“I've also been talking to a number of clients that are increasing cloud-based desktop and app virtualization to deal with this transition overall,” Hewitt says. “It's an alternative approach which can also work for personally owned devices, especially for banks and other regulated industries. Overall, I see increases across the board in different types of EUC [end user computing] technologies, but the common factor is that they're almost always cloud versions.”

Stepping up remote security

With so many employees working remotely and likely to be doing so for some time, security and user support are high priorities for enterprise mobility.

“It is important that employees have the tools and resources they need to securely work in a more fluid fashion — both in and away from the traditional office environment,” says Adam Holtby, principal analyst at Omdia.

“Mobility management platforms will be an important piece of the remote work puzzle, enabling businesses to secure the use of mobile devices and apps.”

Many businesses had already made effective remote working a reality prior to the pandemic, but typically only for small numbers of people and with slow rollouts, Holtby says. “The sudden huge shift to remote working means businesses have had to act quickly to help employees work from home, but they need to do it in a way that is productive, familiar, and secure,” he says.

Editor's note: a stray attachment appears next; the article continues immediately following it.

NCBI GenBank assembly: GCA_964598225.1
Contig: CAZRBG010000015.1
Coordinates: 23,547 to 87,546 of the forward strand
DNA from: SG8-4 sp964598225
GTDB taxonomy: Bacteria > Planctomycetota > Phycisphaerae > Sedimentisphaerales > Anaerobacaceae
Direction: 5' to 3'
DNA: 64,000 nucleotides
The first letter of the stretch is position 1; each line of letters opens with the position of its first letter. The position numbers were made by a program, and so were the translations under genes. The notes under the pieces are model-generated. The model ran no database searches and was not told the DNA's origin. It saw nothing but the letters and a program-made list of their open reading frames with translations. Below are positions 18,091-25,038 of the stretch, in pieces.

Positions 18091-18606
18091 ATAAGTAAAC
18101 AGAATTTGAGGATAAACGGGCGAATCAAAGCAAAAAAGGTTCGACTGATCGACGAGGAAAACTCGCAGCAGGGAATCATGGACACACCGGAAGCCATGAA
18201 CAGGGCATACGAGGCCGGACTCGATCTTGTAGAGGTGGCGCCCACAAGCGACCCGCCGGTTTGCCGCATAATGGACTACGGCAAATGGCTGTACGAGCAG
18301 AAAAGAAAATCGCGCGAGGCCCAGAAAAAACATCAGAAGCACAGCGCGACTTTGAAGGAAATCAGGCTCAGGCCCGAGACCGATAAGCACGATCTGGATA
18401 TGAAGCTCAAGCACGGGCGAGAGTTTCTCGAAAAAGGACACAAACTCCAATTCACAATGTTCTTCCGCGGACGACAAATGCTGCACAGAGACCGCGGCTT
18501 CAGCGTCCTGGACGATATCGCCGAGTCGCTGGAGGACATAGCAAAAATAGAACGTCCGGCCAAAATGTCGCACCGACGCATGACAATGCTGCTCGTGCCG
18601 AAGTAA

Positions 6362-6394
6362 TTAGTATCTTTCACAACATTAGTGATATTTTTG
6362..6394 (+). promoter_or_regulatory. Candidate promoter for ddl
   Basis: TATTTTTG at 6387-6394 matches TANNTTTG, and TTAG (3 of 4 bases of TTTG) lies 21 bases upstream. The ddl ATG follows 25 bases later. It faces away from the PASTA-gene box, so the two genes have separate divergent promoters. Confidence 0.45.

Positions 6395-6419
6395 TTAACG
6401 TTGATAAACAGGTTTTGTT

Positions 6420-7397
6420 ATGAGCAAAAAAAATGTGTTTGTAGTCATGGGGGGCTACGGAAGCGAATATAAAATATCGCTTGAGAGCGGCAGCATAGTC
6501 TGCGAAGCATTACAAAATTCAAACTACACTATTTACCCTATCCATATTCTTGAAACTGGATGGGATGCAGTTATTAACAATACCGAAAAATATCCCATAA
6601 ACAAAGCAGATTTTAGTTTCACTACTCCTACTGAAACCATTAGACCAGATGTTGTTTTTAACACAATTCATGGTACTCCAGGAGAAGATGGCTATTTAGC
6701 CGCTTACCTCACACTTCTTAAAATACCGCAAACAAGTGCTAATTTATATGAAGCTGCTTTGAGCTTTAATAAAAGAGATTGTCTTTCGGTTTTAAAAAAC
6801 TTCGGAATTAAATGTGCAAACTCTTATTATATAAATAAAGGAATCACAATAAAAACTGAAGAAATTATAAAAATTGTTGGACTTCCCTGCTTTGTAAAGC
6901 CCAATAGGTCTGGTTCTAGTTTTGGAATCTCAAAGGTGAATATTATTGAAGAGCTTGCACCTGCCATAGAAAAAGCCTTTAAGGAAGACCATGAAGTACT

Mobility management platforms can help secure against employee behaviors that could put sensitive business data and information at risk, Holtby says.

“For example, if no secure file-sharing options exist, or if they are not well understood, employees may start sending sensitive data over personal email or may save sensitive documents on local device drives,” Holtby says. “Mobility management tools help ensure that only devices compliant with data protection policies can access sensitive work files. Saving work only to a trusted cloud store location is something that can be enforced, using the policy engines many managed mobility solutions offer.”

Some companies are reexamining their authentication strategies and asking if there's an easier way to establish identity and grant access to work applications than password-centric models, Hewitt says. “Things like digital certificates, biometrics, and 2FA [two-factor authentication] are top of mind for many organizations that didn't previously have remote work,” he says.